Whither Capnius?
June 22, 2006 9:28 PM   Subscribe

Can you explain this line from Aristophanes' "The Wasps"?

In the play, Bdelycleon states: "But am I not the most unfortunate of men? Henceforward I shall only be called the son of Capnius." (Ctrl+F to find the line)

I can't find any reference to Capnius that doesn't stem from this play. Is this a joke? Does it have to do with etymology that I just don't understand?

Who is Capnius, or what does it mean?
posted by hermitosis to Writing & Language (4 answers total)
Apparently it was a nickname of the comic poet Ecphantides. [1] [2] It means "smoky". They are talking about smoke just beforehand.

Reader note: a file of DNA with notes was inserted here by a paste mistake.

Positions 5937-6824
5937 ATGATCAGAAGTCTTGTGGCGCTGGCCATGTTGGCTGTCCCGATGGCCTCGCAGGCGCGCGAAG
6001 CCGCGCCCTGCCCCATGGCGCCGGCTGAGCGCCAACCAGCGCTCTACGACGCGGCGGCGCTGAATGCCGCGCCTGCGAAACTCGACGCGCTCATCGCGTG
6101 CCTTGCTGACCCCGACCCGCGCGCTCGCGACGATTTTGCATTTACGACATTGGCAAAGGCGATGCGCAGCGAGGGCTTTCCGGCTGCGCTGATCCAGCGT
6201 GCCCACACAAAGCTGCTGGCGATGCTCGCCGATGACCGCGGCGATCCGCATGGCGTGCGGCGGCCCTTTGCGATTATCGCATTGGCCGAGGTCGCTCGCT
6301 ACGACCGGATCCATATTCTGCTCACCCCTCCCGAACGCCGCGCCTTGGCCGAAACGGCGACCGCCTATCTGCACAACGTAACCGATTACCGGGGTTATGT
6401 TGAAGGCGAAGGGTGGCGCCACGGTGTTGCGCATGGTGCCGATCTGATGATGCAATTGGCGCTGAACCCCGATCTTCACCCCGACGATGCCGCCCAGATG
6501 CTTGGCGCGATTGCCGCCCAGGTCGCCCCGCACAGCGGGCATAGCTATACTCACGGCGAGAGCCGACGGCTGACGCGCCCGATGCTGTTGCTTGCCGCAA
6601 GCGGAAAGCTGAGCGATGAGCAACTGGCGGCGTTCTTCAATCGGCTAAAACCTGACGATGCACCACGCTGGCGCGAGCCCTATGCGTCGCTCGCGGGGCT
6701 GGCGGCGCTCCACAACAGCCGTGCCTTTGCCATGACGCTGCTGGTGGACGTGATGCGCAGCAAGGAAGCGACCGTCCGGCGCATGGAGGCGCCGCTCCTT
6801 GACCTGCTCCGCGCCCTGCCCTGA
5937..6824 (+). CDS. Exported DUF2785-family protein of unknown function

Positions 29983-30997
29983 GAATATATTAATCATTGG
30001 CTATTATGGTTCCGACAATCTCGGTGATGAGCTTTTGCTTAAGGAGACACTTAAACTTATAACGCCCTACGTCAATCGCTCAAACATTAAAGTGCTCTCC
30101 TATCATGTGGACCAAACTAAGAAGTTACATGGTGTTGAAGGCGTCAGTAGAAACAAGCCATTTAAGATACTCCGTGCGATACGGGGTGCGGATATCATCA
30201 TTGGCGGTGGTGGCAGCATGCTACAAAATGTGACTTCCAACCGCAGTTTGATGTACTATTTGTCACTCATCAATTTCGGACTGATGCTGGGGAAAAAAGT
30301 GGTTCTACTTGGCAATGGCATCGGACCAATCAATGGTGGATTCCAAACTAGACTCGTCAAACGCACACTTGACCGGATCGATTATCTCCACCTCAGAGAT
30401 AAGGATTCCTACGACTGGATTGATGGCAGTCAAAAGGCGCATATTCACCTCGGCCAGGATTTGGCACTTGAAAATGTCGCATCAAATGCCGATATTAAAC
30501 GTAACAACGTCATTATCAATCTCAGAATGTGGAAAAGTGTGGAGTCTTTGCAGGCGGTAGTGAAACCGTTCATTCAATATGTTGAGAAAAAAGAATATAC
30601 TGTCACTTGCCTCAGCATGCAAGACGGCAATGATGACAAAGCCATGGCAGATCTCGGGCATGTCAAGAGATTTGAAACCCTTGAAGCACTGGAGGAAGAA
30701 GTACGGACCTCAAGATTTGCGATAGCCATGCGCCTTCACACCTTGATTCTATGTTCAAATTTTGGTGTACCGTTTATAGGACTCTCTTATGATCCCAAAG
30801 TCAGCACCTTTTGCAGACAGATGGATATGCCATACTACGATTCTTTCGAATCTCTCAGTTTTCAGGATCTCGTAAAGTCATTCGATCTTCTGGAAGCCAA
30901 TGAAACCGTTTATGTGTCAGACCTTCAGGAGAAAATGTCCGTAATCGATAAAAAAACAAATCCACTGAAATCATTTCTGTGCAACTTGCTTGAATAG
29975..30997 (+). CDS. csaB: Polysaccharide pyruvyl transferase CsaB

posted by gubo at 9:46 PM on June 22, 2006

Sorry, forgot to add that the Greek name is written Καπνίας.
posted by gubo at 9:58 PM on June 22, 2006

gubo has it. κάπνιον ('capnion', or, latinized, 'capnius') means "little smoke". This nickname was later used by Johann Reuchlin, the German humanist.
posted by trip and a half at 10:00 PM on June 22, 2006

Thanks, that was fast and super helpful. Gubo, it also says in one of your links that it is also been used in reference to a kind of jasper.

It seems that Aristophanes ridiculed Ecphantides over artistic differences, so the comment has a clear double meaning.

I'd be interested in reading any works by Ecphantides, but it doesn't look they have been well preserved.
posted by hermitosis at 6:48 AM on June 23, 2006

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